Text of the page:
Acts of shameless boasting incoming….
I am good at what I do. I enjoy doing things I’m good at. It is simply in my nature to care a whooooole lot about the quality of my work and share the gifts of my skills with others
Like cooking! I started cooking regular meals at the age of 13 for my family. Inspired by Emeril Legasse’s night time cooking show where he’d say “I wish you had smell-ah-vision”, I tried my hand at full hand made meals. I also became enamored with experiencing other food and cultures from Anthony Bourdain’s No Reservations, but that is a different conversation from this. My family enjoyed and suffered my dishes as I explored and developed cooking skills. I reveled in the joy of nurturing my family with quality delicious food, not tv dinners or dried chicken my mother would overcook to make sure we wouldn’t get sick.
Adept with good taste and love for systems, I thought of professional cooking for a career. But, I am also a soft person who can only handle so much constant -ON-. I learned this from working in very fast past-present-future consciousness demanding jobs in restaurants and music halls. Juggling the timing of ever shifting priorities was a great challenge that I committed to mastering. It was fun, but my constitution doesn’t lend itself to high-stress environments. But, if I were to do it again, I know some better ways to support my nervous system. I could be even more -ON- and not burn out.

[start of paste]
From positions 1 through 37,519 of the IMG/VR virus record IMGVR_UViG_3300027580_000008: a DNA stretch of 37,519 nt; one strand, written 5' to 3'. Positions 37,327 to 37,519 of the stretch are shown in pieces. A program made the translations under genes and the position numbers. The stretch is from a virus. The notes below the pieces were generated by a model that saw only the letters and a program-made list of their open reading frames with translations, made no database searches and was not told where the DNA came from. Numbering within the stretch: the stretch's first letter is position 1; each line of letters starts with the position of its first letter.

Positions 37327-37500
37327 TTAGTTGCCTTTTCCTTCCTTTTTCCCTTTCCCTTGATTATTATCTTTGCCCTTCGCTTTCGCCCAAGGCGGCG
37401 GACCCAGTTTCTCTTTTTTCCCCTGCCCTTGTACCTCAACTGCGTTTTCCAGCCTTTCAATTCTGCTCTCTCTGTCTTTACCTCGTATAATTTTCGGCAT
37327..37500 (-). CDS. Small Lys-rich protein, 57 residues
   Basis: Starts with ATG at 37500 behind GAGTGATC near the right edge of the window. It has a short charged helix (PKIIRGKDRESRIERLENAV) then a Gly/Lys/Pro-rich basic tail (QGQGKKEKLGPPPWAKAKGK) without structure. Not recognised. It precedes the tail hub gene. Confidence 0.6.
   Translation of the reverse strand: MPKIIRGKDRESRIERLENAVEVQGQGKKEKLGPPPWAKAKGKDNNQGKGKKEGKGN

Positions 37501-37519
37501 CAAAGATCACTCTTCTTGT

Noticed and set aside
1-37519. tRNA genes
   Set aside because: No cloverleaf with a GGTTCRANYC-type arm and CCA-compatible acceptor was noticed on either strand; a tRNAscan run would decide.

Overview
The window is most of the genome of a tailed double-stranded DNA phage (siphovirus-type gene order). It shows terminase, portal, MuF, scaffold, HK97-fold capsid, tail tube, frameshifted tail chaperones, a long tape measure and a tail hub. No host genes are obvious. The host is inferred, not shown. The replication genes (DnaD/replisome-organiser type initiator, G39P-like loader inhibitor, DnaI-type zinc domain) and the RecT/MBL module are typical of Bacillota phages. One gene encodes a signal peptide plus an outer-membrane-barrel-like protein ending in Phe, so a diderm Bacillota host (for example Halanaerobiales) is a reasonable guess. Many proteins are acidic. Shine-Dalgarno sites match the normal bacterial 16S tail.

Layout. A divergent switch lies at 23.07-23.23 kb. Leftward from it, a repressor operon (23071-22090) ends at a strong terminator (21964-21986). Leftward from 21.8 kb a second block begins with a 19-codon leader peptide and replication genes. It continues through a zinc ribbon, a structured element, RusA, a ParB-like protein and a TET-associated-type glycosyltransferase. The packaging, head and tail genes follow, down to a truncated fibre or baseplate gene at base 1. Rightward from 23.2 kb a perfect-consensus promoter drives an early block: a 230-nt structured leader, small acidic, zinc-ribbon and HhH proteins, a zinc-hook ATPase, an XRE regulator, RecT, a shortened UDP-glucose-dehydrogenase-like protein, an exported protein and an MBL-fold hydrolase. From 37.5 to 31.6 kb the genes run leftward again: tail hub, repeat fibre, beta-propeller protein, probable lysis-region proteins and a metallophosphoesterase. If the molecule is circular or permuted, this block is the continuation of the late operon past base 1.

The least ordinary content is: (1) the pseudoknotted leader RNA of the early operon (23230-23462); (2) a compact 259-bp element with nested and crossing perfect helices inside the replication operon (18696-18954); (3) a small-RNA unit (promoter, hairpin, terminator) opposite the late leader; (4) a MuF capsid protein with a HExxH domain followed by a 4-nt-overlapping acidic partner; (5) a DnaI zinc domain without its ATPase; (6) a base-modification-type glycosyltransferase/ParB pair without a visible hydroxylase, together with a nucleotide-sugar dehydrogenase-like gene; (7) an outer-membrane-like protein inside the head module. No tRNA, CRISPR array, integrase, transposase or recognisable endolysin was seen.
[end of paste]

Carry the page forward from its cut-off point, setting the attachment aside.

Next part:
Now, I use all I have learned through that time to inform the rest of all the work I do. The business systems, true team work, hygiene, self-care in high stress, and the idea of the hospitable experience. Really understanding people’s emotional expectations of service.